Today, the biggest news for the LGBT community is that CNN's Anderson Cooper finally came out of the closet and announced he's gay.
Just as important, though, is the announcement by ESPN that it is launching the ESPN Ally program to emphasize the company's commitment to an inclusive, open workplace.
The Ally program was developed by ESPN EQUAL, an employee resource group (ERG) to support the network's LGBT employees. ESPN formed eight different ERG's three years ago in a human resource initiative to address the needs of employees that might face discrimination because of their sex, race, or orientation.
For the last couple weeks, the company has been videotaping gay and straight employees declaring their support for the Ally program. The program defines an “Ally” as a heterosexual who is committed to “foster a workplace where LGBT employees are accepted, included and supported.” The video debuted today.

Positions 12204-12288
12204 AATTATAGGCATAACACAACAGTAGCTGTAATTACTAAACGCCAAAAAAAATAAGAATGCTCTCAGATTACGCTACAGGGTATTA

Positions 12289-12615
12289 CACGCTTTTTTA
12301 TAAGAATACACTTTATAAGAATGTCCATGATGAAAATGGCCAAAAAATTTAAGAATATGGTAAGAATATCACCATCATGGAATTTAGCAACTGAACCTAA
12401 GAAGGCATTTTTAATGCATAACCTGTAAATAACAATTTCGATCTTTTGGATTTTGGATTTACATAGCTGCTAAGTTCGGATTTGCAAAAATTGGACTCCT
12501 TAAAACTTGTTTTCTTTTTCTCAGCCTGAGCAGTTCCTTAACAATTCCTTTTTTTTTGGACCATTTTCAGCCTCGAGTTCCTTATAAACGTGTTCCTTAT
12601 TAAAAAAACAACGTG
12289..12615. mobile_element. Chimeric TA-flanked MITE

In the video, the chair of ESPN EQUAL, Heath Rosenthal, described an “Ally” as someone who stands up for their LGBT colleagues.
What's most groundbreaking about this video is not just that ESPN is working to prevent discrimination; they are promoting a workplace that encourages gay people to be open about their sexuality. Also, whether the company realizes it or not, their public announcement has made them a partner of the LGBT community in the fight for equal rights.